The regulator also claimed that the documentary “was contrary to the law and social good, harming religious feelings, in this particular case of Catholics, and disinforming public opinion”. Offending religious feelings is a crime in Poland carrying a potential prison sentence of up to two years.

A man has been detained on suspicion of vandalising a statue of former Pope John Paul II.

He is charged with “offending religious feelings” and “insulting a monument”, crimes in Poland that could result in a prison sentence of up to two years https://t.co/qggoOy8L1W

— Notes from Poland 🇵🇱 (@notesfrompoland) April 7, 2023

“Media freedom and freedom of public expression are not limitless. Journalists need to act within a specific legal framework,” the KRRiT added, citing provisions on the journalistic duty to provide reliable information and to respect the religious feelings of the audience.

As a result of the failings identified by the KRRiT’s investigation, its president, Świrski, issued TVN with a fine of 550,000 zloty (€128,000).

In response to the decision, TVN released a statement saying it “has no basis in fact, undermines media freedom and is an attempt to impose censorship…and intimidate our editorial offices”.

“The mission of journalists is to inform and reveal facts – including those that show the difficult truth,” wrote the broadcaster, announcing that it will appeal Świrski’s decision in court.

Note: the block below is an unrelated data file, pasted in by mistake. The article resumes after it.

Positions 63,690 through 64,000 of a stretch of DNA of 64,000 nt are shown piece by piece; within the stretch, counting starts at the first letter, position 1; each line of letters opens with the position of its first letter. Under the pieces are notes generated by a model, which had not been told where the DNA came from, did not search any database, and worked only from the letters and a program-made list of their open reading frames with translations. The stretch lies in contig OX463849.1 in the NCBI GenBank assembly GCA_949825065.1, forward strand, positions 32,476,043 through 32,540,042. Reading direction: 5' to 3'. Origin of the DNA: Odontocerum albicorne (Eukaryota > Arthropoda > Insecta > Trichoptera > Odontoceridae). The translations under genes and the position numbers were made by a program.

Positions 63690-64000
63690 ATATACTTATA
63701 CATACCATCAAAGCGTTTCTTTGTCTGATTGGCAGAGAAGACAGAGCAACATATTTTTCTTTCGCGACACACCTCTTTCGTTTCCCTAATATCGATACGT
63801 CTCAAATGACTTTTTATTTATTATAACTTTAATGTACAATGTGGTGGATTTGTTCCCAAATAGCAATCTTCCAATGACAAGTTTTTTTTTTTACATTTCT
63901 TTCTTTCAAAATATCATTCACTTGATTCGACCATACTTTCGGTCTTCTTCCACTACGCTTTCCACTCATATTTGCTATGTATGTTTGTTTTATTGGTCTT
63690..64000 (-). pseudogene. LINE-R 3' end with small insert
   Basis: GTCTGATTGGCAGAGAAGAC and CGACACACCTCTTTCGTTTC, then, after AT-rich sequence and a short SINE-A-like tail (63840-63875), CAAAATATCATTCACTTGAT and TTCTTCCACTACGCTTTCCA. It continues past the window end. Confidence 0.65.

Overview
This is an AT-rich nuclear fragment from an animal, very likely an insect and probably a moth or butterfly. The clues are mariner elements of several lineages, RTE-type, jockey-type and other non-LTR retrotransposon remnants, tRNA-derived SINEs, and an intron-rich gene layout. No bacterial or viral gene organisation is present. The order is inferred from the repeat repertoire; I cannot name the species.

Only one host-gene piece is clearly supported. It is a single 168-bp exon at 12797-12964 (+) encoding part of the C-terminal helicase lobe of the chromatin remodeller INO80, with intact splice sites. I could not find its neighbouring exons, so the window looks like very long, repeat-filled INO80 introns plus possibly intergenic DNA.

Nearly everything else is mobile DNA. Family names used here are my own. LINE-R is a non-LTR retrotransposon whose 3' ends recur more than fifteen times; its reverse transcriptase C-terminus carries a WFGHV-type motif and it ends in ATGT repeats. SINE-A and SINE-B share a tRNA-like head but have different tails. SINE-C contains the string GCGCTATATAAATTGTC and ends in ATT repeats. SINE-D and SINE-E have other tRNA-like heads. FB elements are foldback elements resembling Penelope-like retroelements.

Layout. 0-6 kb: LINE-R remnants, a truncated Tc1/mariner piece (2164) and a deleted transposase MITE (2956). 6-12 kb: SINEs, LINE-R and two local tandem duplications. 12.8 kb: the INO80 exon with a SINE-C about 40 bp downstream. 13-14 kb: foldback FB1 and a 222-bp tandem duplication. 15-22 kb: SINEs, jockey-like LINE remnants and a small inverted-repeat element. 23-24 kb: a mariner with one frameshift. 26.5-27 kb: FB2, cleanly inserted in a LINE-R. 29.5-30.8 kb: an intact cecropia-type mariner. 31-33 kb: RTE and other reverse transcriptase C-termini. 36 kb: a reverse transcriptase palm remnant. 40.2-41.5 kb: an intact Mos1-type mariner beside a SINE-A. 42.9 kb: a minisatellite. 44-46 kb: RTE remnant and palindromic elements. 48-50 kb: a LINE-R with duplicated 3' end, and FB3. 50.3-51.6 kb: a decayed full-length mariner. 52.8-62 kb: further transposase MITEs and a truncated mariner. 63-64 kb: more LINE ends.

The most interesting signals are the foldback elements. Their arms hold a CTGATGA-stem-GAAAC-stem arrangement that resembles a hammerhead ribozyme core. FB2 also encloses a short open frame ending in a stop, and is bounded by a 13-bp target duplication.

Przedstawiamy oświadczenie redakcji TVN24 w związku z decyzją przewodniczącego Krajowej Rady Radiofonii i Telewizjihttps://t.co/H8Mctqy1WP

— Czarno na białym TVN24 (@tvn24CnB) March 6, 2024

The KRRiT’s conclusions were also questioned by Konrad Siemaszko, a lawyer from the Helsinki Foundation for Human Rights (HFHR), who argued that it is not the regulator’s role to assess the veracity of programming.

“Such a high penalty can be interpreted as a form of suppressing historical debate, which should take place among historians and journalists without fear of a penalty of half a million zloty,” Siemaszko told TOK FM.

He also pointed to the fact that Świrski, an outspoken conservative figure who was made head of the KRRiT by the then PiS majority in parliament in 2022, has issued a series of large fines against liberal media outlets, including Radio Zet and TOK FM, as well as TVN.

TVN has regularly been criticised by PiS, whose deputy leader called it a “pro-Russian Soviet creation”. In 2021, the party sought to pass a law that would have forced the sale of the station by its owner, Warner Bros. Discovery, but the legislation was vetoed by President Andrzej Duda.

Poland’s broadcasting regulator is investigating US-owned station TVN over an interview in which a leading Holocaust scholar said Poles did little to help Jews during the war.

The prime minister condemned the remarks as part of an „anti-Polish narrative” https://t.co/opw2Bnzpq5

— Notes from Poland 🇵🇱 (@notesfrompoland) April 22, 2023

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Main image credit: Agnieszka Sadowska/ Agencja Wyborcza.pl

Agata Pyka is an assistant editor at Notes from Poland. She is a journalist and a political communication student at the University of Amsterdam. She specialises in Polish and European politics as well as investigative journalism and has previously written for Euractiv and The European Correspondent.